This article originally appeared on VICE Germany
I usually only get post from my football club, Hamburg SV – a team in Germany's second division – when my season ticket arrives at the start of a new season.
But before the last season started, I knew that another very different letter would be on its way. Sure enough, it arrived, and contained a note outlining my own personal nightmare: I had received a three-year national stadium ban for setting off flares at a Bundesliga match. Three years: that's 2021. By then, I'll be 26 and a firm member of the sofa ultras. Will HSV even still exist in the same way in 2021, or will we have been sold off to some investor somewhere?
I wasn't surprised to receive a ban. A few weeks previously, I had been given the chance to make my case to the club, alongside other die-hard fans. The mood in the waiting room was tense, like we were waiting to see the head-teacher. It actually turned out to be a lot more serious than that: we were accused of lighting pyrotechnics inside the stadium. The German FA had fined HSV €115,000 for the incident – a sum that the club was very angry about.
In a gentle tone, the stadium manager explained that he had received a list of alleged culprits. I was on it. And though the club hadn't seen the CCTV footage, my defence fell on deaf ears. My word against the police's meant nothing. Case closed.
That was my thanks for years of loyalty. For all the pocket money I'd spent on entrance, shirts and train tickets. For the times I cycled 400km, up and down mountains, to away games. Now, my team didn't want anything to do with me.
Of course, the feeling wasn't mutual, so I decided to fix up a plan. For Round 13, HSV were playing away against FC Erzgebirge Aue – a team whose stadium is surrounded by mountains and forests. Until 2017, I would have been able to follow the action on the pitch from the wooded slope behind the East Stand, without breaching my order by setting foot on the stadium grounds. However, since Erzebirge renovated their stadium, its new roof obstructs much of the view. It could have been so easy.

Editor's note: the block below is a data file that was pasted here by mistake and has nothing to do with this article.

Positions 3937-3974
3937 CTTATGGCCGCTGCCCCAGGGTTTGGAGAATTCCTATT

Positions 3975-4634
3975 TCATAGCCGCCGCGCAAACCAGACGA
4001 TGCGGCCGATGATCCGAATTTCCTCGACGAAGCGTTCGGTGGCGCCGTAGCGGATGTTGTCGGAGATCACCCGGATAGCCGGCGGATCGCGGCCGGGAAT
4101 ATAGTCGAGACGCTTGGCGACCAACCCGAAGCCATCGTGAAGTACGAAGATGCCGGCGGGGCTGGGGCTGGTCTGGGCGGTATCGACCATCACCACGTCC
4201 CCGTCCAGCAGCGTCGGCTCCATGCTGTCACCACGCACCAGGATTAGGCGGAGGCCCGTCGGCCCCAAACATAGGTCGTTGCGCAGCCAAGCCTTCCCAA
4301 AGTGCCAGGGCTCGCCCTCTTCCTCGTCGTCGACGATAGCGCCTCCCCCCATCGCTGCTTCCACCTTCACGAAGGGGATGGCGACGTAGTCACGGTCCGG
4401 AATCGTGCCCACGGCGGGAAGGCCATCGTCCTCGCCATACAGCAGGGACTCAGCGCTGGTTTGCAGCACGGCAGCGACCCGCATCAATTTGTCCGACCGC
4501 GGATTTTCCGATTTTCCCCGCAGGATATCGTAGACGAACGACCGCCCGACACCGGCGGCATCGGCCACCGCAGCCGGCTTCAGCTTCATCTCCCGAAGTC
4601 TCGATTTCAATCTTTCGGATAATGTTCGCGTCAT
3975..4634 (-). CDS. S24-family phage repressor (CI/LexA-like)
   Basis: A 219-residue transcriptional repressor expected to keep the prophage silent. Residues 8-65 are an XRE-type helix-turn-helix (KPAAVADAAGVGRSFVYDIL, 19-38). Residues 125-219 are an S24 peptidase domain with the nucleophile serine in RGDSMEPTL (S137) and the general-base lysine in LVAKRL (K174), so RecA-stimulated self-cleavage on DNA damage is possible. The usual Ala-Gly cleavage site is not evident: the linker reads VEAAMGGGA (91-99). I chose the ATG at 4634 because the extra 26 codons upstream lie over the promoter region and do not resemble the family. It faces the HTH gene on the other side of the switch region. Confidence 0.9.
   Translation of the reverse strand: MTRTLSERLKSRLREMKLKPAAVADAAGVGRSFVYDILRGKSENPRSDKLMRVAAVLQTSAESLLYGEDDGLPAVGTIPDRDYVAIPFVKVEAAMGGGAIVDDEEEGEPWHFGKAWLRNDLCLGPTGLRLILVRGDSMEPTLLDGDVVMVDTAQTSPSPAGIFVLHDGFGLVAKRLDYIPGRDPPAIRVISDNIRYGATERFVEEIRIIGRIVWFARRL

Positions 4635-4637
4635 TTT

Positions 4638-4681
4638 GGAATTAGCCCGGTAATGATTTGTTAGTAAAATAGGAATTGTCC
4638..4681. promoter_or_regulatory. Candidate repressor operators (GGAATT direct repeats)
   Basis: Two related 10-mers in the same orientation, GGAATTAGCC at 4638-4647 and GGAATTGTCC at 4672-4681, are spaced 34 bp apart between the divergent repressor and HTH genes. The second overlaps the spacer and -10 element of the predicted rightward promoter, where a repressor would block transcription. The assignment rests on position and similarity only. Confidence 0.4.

My mind switched to height. Some friends and I got together to discus hiring a crane, but none of us would have been able to get a crane driver's license in time. I searched "paragliding in Erzgebirge", but got no results. A drone, perhaps? Obviously not. Better to watch it on TV and not risk getting arrested on potential terrorism charges. It quickly became obvious that I needed an accomplice – lucky, then, that my best mate is also banned.
Though the city of Erzgebirge is small, football fans in the east can be rough, so it was important that we came up with a plan that ensured we fly under the radar – though the fact my friend's license plate includes the letters "HSV" already put us on fairly shaky ground.
The afternoon before match day, we travelled to Aue for a recce. For that, we had to hit the undergrowth before it got dark. As we crossed a small river, I slipped on a rock and my phone fell out of my pocket, landing in the water. Good start.
We then clambered over rocky outcrops and tree stumps. Later on, we learned there had been a path all along. We scouted out clearings and discussed where the best vantage points might be, but as we expected, trees and branches obstructed our view in most places.
Wherever we eventually landed, we were going to need some height, so we headed to a hardware store and hired a four-metre-tall ladder – the biggest we could find.
Next up: how to avoid being recognised by the specialist police trained in spotting "problem fans"? If we were seen, our little excursion to the countryside would brought to a swift close. Sure, we weren't doing anything illegal, but the police can justify doing almost anything, so we needed an excuse, which meant answering the question: what sort of people would have a good reason for wandering around in the woods with a ladder?